Is it studying or learning?



I have blogged in the last year about how I wanted to flip my classroom with posts called When Students Teach Themselves and When Students Run the Class. Both highlight for me how I must adapt the ways I have always taught to the current culture of learning. I am helping to lead a cohort of teachers reading the book: New Cultures of Learning by John Sealy Brown and Douglas Thomas. We meet once a month and have great conversations about learning, future, past, current and our role and place. Read more at the blog. We are reading chapter 5 which talks about personal collectives. So the idea of observing what is going on in the labs and in the classes I teach is at the forefront of my thinking these days. In addition, the digital device project is going strong with near constant daily insights.

So with all of this going on, yesterday I overheard an interesting exchange between a very well-meaning teacher and a group of students. The teacher is responsible for an after-school study hall which is housed in a computer lab. Students sit at computers accomplishing work or sit elsewhere reading. Since it is after-school, most students have out their cell phones and iPods which are not allowed during the school day. There are rules for what students are supposed to be doing in order to maintain a productive environment. One thing they are supposed to have is a book to read if they have no homework I understand these rules and support them, for the most part, especially as the numbers of students has grown from 10 or 12 to over 30 students.

What happened yesterday though got me thinking, what is the difference between studying and learning? Are we in the studying business or the learning business? I believe it is the learning business and even though we are often hard pressed to describe what learning is, most teachers know it when they see it, or do they with the changes? Why is not one of the rules to be learning something and not just studying it since to me that implies the knowledge being gained is coming from a source outside the learner. I think we as educators may not recognize learning in this new form and instead may actually quash it in favor of the view of studying which is more familiar.


So what happened? Two students (both girls which is a whole different post about girls and computer science) just finished my class. In their last rotation they both created incredible SketchUp cities as they taught themselves and each other how to use and create. There was another student who they were teaching how to use Sketchup. Students teaching each other SketchUp has been going on constantly since the last rotation. They were not disrupting the study hall but were working on creating a village of their designs. As the teacher, who is well meaning, asked if they were done with their homework, check, they all were. Then came the fateful question, is what you are doing for a class? The students said no, and were told to quit it then as they should read a book or do something else as they could not “play” on the computer. They did quit and went about doing something different. These are exceptional students. I was disheartened but recognize that what looks like learning to me, looks like not studying to someone else.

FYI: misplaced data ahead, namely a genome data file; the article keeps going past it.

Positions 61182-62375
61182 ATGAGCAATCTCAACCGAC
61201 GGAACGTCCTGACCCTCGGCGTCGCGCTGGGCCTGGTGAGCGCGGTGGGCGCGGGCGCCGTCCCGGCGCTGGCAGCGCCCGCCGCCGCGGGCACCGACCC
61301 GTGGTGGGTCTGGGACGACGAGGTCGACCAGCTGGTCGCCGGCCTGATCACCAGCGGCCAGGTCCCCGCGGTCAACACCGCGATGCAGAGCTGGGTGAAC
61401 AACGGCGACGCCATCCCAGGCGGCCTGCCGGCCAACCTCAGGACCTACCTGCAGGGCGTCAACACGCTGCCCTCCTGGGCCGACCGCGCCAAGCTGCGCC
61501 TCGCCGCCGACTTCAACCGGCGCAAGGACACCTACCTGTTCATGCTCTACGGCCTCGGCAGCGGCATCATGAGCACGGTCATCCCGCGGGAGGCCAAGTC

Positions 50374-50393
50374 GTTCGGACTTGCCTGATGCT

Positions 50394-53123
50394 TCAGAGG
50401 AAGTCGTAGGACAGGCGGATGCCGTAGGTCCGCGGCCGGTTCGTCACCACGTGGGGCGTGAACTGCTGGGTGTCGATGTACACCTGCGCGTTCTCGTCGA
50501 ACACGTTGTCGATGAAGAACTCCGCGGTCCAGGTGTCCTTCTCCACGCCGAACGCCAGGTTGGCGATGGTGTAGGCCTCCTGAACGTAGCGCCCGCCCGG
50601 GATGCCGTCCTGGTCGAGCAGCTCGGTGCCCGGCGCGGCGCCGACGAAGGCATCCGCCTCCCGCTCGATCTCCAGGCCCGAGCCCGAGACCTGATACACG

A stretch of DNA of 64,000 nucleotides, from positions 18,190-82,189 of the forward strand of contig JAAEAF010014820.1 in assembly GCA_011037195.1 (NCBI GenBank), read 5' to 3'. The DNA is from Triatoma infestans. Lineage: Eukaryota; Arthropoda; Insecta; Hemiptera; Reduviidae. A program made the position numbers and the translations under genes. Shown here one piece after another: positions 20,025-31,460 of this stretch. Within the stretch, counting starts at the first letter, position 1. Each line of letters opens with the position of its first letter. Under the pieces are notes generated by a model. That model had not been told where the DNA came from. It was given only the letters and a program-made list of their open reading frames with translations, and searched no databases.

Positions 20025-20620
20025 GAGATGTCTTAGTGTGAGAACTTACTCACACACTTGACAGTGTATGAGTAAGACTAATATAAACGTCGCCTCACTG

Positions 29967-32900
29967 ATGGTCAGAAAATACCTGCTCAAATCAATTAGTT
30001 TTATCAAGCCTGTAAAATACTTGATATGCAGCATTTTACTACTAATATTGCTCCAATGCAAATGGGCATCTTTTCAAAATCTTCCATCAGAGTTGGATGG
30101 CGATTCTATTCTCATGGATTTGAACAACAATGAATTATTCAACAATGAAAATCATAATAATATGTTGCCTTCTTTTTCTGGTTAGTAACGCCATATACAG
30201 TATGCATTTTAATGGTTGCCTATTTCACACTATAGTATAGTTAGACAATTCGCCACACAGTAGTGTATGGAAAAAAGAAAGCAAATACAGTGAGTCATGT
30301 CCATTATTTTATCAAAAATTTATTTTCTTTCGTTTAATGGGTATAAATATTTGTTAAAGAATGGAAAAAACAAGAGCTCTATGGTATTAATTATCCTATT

As I prepared to leave for the day, the student who had been getting instruction stopped me to ask if she could create a petition to get a technology elective class for seventh and eighth grade students since there is not one. I told her I would support her doing that and asked what tool she would use hoping she would choose a Google form which she did. I gave no instructions on how to do anything but today in my email was a sample form asking for my feedback.

As Alan November states in his Global Education Keynote “Who controls the learning?” I would add, would we recognize it if we saw it or would we attempt to stop it?

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6 thoughts on “Is it studying or learning?

  1. I haven’t had tech yet but I have a friend that’s really interested in SketchUp. My brother also has it downloaded.

  2. Mr. Schaefer, I think people over use technology because some people are cheating with there iPhone in a test. For example some professors have to ban phones, laptops, etc. The reason because now a days people can easily search for the answer online and play games during class.

  3. Emma,
    Good points in your response. What if the questions were not so easy to Google? I think if the questions are only a Google search away, the wrong type of questions are being asked. We no longer need to be asking rote memorization type questions, but questions that involve deeper thought and reflection before answering. For instance, if I asked what happened in Hawaii on December 7, 1941, you easily answer that question with a Google search. If I asked the question; The events in Hawaii on December 7, 1941 caused the United States to react with new technologies and social policies? How did these developments shape the country in a positive or negative way? This is slightly different and while Google or Wikipedia will aid in answering the question, it will not get you all the way to the answer. In order to answer the question the student must know the information, be able to synthesize the information, and then form an opinion. In a time where information is accessible to almost everyone, testing students on knowing the information only is a carry over from a time when access to the information was scarce which it no longer is today. Does this make sense?

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